It turns out that I’m kind of a cat person. I would not have expected this, despite the fact that my family did own a cat during my teenage years, that we claimed him when he came meowing at our door one night, that we named him (Twinkie), combed his matted fur, and even paid for his surgery when he got hit by a car. No, I would not have thought of myself as a cat person. In fact, I don’t even want to talk about cats right now. I want to talk about running. It just so happens that today, cats and running crossed paths in my mind. So maybe it would be more accurate to say that I’m kind of a cat runner. Not a cat person, a cat runner. And I don’t mean sleek and lithe and with quick reflexes and a lightness that makes me almost impossible to hear as I sneak up behind you, although I’m that too. (Just kidding. I’m not.) I just mean that I’m a detached loner.
I like it that way, for the most part. I like being able to focus on my own pace, my own thoughts, to sort through things mentally and physically without the added work of being social (which is serious work for someone like me). But lately I’ve realized that running can be so much better with buddies. Not only because the chatter keeps me from thinking about the miles (especially on a long run), but because it keeps me true to my pace — the pace I should be running at.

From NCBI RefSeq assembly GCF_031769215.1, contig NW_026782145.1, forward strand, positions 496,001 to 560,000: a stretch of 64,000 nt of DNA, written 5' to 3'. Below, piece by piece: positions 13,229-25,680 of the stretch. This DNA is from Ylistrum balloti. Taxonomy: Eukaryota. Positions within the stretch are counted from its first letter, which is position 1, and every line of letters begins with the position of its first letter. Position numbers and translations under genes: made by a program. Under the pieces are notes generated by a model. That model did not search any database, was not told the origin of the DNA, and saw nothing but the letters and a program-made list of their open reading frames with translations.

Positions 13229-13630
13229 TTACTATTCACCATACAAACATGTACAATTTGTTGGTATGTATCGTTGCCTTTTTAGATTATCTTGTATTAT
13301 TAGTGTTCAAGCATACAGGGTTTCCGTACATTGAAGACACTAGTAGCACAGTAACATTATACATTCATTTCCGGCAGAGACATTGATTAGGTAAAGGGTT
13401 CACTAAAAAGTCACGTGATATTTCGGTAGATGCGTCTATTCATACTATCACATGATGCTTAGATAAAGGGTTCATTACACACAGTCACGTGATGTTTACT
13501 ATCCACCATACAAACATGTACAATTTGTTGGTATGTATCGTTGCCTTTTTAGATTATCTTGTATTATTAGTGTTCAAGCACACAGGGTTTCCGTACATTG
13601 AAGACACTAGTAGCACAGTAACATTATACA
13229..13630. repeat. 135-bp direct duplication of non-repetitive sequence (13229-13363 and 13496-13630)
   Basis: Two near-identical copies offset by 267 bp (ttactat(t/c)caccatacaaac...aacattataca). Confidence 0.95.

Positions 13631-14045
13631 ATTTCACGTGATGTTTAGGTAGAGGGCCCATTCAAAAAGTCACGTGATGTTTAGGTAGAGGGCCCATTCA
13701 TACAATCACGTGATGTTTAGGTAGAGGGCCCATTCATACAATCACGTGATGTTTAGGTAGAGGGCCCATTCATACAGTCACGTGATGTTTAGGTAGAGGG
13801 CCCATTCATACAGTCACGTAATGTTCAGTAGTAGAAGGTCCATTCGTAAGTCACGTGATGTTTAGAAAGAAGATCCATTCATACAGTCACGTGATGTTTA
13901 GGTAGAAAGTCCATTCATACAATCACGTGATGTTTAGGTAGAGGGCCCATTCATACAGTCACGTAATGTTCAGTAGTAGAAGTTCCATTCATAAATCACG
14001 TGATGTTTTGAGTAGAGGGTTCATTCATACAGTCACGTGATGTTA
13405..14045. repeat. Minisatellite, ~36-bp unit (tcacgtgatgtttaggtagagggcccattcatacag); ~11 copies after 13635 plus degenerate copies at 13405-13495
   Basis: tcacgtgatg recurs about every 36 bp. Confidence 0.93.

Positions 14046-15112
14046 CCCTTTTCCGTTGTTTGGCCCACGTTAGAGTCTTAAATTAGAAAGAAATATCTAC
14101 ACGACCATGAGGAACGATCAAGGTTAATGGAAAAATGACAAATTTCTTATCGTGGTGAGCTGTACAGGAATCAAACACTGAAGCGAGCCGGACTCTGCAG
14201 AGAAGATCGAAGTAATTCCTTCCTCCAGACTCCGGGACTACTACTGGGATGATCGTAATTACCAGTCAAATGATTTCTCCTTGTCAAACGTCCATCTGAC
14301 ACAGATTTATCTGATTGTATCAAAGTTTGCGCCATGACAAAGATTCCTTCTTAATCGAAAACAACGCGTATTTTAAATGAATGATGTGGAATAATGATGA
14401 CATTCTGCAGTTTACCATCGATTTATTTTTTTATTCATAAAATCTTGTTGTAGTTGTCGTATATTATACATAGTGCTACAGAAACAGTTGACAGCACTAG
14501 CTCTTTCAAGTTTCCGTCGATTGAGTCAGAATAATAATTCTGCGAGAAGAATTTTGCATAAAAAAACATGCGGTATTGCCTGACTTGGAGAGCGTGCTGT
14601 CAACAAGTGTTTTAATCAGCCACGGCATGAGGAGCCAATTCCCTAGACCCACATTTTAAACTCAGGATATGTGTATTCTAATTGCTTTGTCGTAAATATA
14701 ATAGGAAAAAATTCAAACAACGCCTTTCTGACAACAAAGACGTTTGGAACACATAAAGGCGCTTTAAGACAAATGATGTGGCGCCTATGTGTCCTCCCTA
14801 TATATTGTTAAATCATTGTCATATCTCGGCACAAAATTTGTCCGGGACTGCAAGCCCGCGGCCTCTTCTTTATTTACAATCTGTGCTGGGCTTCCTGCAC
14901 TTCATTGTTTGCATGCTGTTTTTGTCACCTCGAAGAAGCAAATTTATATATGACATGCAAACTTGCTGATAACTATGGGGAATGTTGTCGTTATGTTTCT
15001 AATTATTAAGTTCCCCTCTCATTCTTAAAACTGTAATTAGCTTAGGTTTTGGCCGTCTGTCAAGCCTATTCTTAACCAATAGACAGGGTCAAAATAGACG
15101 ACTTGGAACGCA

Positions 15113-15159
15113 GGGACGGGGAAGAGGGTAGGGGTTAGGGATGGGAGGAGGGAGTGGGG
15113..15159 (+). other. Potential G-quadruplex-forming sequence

So here’s the tip of the day: If you need help keeping pace — whether you want to go faster or slower — find someone to help you do it. If you want to run faster, find a buddy who is faster than you and let them know you’re game to be pushed a little bit. If you need to slow down, find a buddy who is more relaxed than you are and let them set the pace. Keeping fast runs fast will strengthen your muscles and improve your fitness, while keeping easy runs easy can help your body recover and keep injuries at bay. Not to mention it’s great to have someone to celebrate with at the end of a run.
I really enjoy being a cat runner, so
asocial and aloof graceful and silent. But if I’m being entirely honest, it’s when I team up with others that I’m really able to improve myself — as a runner and as a friend.